About Cardiac Amyloidosis
Proteins help maintain the body’s organs and other tissues. Each protein’s function is determined by its shape and how it is folded. Proteins that fold incorrectly can become amyloid proteins -- a toxic waste product that can attack body systems.
When amyloid proteins build up in your heart, it is called cardiac amyloidosis. This can cause your heart to become thick and stiff, which leads to swelling, shortness of breath, low blood pressure (hypotension), arrhythmias, valvular disease, cardiomyopathy, and more. Ultimately, cardiac amyloidosis can cause life-threatening heart failure.
Diagnosing Cardiac Amyloidosis
Duke cardiologists diagnose cardiac amyloidosis and identify which type you have so that you receive the right treatment. Your doctors may order one or more of the following tests:
- An EKG (electrocardiogram) can identify arrhythmias like atrial fibrillation and other problems with your heart’s electrical system.
- An echo (echocardiogram) can help determine whether your heart is thicker than normal.
- A cardiac MRI captures detailed pictures of your heart’s anatomy and any scar buildup in the heart muscle.
Blood and urine tests can detect monoclonal proteins, which would suggest AL amyloidosis.
Technetium Phyrophosphate Scintigraphy (PYP) Scan
This nuclear medicine test involves the injection of a liquid with radioactive tracer through a vein in your arm. The tracer will be attracted to areas in your heart where TTR amyloid proteins reside. A scanner will collect 3D images of your heart and highlight the radioactive tracer.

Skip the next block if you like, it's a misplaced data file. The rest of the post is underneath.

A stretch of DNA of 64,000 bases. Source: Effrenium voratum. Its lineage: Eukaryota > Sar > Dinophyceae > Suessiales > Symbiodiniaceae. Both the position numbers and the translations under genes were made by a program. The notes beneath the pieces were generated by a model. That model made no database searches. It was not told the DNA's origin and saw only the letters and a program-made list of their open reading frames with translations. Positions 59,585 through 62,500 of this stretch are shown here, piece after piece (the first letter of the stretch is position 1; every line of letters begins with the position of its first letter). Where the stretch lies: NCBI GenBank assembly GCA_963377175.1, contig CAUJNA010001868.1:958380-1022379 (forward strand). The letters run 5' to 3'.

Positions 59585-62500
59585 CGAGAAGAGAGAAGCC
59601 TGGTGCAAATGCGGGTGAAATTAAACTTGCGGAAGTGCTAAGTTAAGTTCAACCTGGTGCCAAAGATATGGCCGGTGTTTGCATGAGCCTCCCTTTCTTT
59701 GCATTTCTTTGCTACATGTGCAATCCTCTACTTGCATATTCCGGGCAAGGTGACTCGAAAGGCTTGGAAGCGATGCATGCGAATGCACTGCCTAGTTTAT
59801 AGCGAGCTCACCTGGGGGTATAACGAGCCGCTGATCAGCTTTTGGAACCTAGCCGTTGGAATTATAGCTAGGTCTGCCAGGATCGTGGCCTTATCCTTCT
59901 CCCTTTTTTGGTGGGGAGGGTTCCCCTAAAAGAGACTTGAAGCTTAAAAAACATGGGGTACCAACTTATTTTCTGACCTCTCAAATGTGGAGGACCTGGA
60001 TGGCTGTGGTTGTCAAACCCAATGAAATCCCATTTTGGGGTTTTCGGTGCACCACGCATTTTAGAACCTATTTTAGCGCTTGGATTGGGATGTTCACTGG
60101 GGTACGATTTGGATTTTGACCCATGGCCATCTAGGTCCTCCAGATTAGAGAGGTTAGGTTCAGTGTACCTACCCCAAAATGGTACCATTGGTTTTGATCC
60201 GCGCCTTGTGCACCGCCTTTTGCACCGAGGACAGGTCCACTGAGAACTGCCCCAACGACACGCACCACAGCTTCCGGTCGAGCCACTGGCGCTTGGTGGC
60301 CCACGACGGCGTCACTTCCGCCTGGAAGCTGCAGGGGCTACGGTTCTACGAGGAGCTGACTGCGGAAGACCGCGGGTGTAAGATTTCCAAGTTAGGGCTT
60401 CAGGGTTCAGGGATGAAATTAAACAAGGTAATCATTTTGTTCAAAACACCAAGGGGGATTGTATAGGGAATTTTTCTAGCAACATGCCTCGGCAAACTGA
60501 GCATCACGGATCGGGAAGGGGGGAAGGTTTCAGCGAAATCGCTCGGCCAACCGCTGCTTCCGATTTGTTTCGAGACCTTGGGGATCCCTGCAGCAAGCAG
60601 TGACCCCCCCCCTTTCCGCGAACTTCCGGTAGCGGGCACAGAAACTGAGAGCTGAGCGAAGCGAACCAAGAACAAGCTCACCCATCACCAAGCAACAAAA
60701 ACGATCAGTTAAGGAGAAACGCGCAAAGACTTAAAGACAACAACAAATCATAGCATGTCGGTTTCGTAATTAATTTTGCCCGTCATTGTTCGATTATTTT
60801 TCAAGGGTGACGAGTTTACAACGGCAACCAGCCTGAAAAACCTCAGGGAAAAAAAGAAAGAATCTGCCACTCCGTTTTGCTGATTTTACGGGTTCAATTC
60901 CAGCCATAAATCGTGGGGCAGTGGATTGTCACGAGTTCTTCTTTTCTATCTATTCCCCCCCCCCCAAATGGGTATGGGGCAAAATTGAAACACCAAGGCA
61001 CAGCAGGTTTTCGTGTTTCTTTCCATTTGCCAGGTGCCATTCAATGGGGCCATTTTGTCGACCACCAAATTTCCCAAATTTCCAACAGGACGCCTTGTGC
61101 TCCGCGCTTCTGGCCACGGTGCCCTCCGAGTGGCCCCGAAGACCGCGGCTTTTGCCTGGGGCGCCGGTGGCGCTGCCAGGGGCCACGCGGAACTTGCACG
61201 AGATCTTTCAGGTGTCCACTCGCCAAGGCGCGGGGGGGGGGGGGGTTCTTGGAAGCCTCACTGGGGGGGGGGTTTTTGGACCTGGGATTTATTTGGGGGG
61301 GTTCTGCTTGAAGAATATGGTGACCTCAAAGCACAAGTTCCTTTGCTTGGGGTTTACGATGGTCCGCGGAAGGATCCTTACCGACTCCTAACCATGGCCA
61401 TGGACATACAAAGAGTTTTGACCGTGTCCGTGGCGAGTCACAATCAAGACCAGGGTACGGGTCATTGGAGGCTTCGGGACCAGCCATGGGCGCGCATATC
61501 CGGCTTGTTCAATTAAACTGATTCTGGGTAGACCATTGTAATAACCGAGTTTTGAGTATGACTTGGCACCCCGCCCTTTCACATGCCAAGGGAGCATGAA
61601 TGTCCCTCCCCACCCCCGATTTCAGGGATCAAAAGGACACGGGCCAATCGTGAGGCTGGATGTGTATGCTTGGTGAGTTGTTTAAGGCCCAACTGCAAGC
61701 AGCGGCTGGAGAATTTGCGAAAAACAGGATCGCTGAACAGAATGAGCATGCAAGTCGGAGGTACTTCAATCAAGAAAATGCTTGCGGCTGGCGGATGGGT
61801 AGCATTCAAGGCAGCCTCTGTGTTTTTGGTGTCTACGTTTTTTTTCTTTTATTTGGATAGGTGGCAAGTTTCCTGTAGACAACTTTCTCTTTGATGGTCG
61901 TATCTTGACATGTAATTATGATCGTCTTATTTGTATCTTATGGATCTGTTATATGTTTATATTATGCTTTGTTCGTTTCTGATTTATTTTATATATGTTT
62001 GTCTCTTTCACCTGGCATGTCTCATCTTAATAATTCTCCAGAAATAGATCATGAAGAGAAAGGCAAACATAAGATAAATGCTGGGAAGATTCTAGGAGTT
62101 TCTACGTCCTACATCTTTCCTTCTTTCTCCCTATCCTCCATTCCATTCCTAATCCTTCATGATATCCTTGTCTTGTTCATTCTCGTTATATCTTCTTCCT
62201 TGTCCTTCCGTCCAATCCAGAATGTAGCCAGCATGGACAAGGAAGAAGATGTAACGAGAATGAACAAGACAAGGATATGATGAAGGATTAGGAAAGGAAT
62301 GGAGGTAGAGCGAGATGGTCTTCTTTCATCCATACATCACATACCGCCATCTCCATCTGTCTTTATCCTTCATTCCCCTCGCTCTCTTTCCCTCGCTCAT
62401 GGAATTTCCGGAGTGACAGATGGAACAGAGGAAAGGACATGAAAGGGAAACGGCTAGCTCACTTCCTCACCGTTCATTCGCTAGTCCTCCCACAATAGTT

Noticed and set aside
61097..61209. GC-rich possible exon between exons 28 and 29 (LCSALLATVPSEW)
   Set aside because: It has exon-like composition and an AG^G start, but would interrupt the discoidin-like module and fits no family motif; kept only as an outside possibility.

A doctor will insert a thin tube (called a catheter) into a vein in your neck and thread it to your heart. A small sample of tissue will be removed through the catheter and examined in a lab under a microscope.
Treating Cardiac Amyloidosis
While there are no treatments to reverse or cure cardiac amyloidosis, existing treatments can slow the disease’s progression. It is important for you to be diagnosed and treated early so you can live longer with fewer symptoms.
Treatments for TTR Cardiac Amyloidosis
Tafamidis is an oral medication that stabilizes TTR proteins before they misfold, reducing the production of amyloid that can affect the heart.
Treatments for AL Cardiac Amyloidosis
AL amyloidosis often affects multiple organs and is treated by hematologists with therapies that target its source in the bone marrow. Cardiologists help manage the heart involvement with treatments to minimize any swelling and arrhythmias. Because AL amyloidosis can be aggressive and fast-moving, it’s vital to start treatment as soon as possible.
- Targeted therapies shut down amyloid production or limit amyloid deposits into organs.
- Chemotherapy stops or slows the growth of cells that produce abnormal amyloid protein.
- Stem cell transplantation helps rebuild your bone marrow after chemotherapy.